Posted on: 22nd October 2018
“Go near and listen to all that the Lord our God says. Then tell us whatever the Lord our God tells you. We will listen and obey.”
Remember. That was the word that Moses shared with the people of Israel after he came down from the mountain. He had been in God’s presence and was sharing with them the standard that God had set.
What do you think of when someone talks about rules? I love listening to my children playing games. Some games are easier to play than others, because they have less rules. Hide and seek is easy – everyone hides, somebody seeks. The only issue arises when you have to decide what you have to count to before you can begin to search. But it is the made up games that cause the trouble, because no one knows the rules and therefore anyone is free to suggest an improvement to the game. We started car journeys looking for yellow cars. We now count cheese on wheels, minis and soft tops! The rules continue to grow.
Re-reading the 10 commandments in Deuteronomy 5, I am reminded again at the sense and purpose of the law. I was brought up ‘having’ to rest on a Sunday. This felt like I was restricted from doing what I normally do. But the law was set to bring freedom. There was a period in the history of the children of Israel that ‘choosing’ to rest was never an option. Imagine the luxury for a slave to be able to have a day off every week! Maybe this week is a chance for you to take a rule that has been set and see the freedom it brings.
We have been considering respect this half term. My prayer is that, as you reflect on the devotions and scriptures we have looked at, that you challenge yourself to respond positively. Respect is not a list of rules that we expect everyone to keep. It is an attitude that we pray that all will choose. Respect can result in different responses to different people. Will you listen to something that has been said and obey?
Posted on: 17th March 2017
“And who knows but that you have come to the royal palace for such a time as this.”
Within Saint Wilfrid’s we have often spoken about patience as one of our pebbles or similarly perseverance in our own situations. The Old Testament person we are looking at this week demonstrates both patience and persevere in ways we could never imagine. Of course, it is the story of Esther.
Several noticeable things within the account of Esther stand out from the rest, for one the book of Esther, found after Nehemiah but before Job, does not even mention God once. Who would have thought, a story in the bible that does not mention God, or Jesus or the Holy Spirit, yet, this is more significant than we could think. For those that believe in God and are a Christian, how often do we walk around saying, “I am doing this because I believe in God,” or “I am doing this because God told me to?” It is more likely that we just do the act because God has placed it on our hearts to do so. In time, people may ask why Christians do what they do, but most of the time it’s the little acts and moments, like in Esther’s story, that we just get on with because of their faith.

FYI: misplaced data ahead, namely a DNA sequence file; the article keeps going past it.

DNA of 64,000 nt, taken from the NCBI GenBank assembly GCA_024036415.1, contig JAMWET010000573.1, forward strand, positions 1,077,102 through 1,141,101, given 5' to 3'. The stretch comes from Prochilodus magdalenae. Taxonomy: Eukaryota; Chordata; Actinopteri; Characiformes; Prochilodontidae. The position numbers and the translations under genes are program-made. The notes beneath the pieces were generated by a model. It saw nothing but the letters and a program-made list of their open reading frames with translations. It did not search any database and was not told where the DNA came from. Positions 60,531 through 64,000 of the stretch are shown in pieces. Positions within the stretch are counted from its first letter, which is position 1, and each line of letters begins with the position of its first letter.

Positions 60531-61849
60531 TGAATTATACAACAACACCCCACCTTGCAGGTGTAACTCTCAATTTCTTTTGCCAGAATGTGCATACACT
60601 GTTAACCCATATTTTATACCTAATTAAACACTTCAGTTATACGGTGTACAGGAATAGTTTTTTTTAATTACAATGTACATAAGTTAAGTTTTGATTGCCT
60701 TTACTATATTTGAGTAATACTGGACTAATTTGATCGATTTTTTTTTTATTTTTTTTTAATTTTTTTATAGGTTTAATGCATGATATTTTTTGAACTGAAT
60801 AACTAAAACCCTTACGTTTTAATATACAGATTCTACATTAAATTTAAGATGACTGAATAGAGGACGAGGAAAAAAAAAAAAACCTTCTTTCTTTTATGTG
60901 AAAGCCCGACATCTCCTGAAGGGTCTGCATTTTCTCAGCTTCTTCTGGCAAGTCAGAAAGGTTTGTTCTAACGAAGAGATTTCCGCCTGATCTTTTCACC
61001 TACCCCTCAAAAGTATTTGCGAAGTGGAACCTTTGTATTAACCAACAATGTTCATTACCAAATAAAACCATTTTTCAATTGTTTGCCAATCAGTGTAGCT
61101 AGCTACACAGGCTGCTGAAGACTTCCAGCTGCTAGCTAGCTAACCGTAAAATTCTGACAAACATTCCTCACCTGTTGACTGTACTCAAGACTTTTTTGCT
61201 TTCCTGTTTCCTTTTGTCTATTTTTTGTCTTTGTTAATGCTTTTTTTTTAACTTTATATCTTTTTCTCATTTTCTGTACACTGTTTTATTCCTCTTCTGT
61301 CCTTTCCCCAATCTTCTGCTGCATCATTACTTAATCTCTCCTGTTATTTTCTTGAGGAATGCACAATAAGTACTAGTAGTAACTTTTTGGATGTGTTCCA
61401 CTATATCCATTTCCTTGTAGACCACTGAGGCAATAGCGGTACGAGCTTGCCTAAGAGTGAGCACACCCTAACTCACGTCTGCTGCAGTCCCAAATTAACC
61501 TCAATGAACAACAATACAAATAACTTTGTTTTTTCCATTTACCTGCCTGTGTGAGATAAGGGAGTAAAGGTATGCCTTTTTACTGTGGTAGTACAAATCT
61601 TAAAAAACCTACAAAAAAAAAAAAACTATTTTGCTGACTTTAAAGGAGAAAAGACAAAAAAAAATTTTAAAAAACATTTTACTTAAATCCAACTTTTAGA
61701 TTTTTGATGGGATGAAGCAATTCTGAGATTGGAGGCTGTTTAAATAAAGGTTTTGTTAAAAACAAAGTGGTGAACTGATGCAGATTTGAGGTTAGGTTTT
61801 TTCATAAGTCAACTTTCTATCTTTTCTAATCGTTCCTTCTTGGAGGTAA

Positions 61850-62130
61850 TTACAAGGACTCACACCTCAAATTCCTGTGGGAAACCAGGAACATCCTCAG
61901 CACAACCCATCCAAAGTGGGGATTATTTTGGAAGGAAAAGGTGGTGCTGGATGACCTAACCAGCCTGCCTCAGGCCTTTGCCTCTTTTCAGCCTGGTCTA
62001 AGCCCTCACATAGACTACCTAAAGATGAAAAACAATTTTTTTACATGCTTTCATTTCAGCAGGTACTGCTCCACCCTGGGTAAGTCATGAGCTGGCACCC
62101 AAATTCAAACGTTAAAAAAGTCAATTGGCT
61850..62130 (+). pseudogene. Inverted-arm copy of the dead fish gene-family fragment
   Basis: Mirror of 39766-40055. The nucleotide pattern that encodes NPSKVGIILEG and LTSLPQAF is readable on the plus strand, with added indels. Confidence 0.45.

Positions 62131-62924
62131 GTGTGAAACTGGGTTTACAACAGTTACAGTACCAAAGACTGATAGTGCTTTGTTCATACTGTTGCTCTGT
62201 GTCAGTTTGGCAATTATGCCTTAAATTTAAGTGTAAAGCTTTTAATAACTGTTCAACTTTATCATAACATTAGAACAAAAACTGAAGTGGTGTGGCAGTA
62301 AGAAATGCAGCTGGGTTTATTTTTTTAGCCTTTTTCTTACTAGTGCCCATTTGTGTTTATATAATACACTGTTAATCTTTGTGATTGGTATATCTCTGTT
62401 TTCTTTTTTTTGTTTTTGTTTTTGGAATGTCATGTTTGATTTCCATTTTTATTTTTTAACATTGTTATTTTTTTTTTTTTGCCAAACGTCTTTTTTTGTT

However, what can we take away beyond our acts from the story of Esther?
Most important thing to note is God loved the Jewish people. Remember the Jewish people were the people who followed God before Jesus came in the New Testament to take away the sin of the world. Though the Jews were in a time of adversity, they still mattered to God and, He didn’t create Esther’s beauty and finesse for her and her alone. God placed Esther in a royal position to assist in the delivery of his divine plan, to take care of the Jewish people in the land. Mordecai, Esther’s Uncle who adopted her, said, “For if you remain silent at this time, relief and deliverance for the Jews will arise from another place, but you and your father’s family will perish. And who knows but that you have come to the royal palace for such a time as this” (Esther 4 v 14).
Esther used both the time and position she had been given to follow God’s plan that was in her heart. So, her story also taught us that God gives us divine moment to alter our circumstances. What circumstances are you in now that you wish to change? Do you let the ‘coincidences’ pass you by or do you take the divine chances you have to make a difference to make a change? Remember altering the course of your life by one degree now will change its direction in a dramatic way one, five, or ten years down the line. Is there a slight correction you could seek God’s help for now in order to make your future better?
Finally, one more thing we can take away from Esther’s story is that Esther’s entire story, although only 10 chapters in the bible, is that it did not happen overnight. Esther’s story took years to unfold, yet she stuck with is and pursued God and her faith first before all else.
We have spoken about Moses who served God for 80 years before God used him to lead a nation. We have mentioned Noah who followed and sought God so fervently he built and ark for him which took ages. We have thought of Samuel who dedicate his entire life to following the call of God and seeing two kings to the throne. While this week we look at the story of Esther, a woman with a heart for God, let us not forget the impact that she also had on a whole nation because she did not deviate from her calling.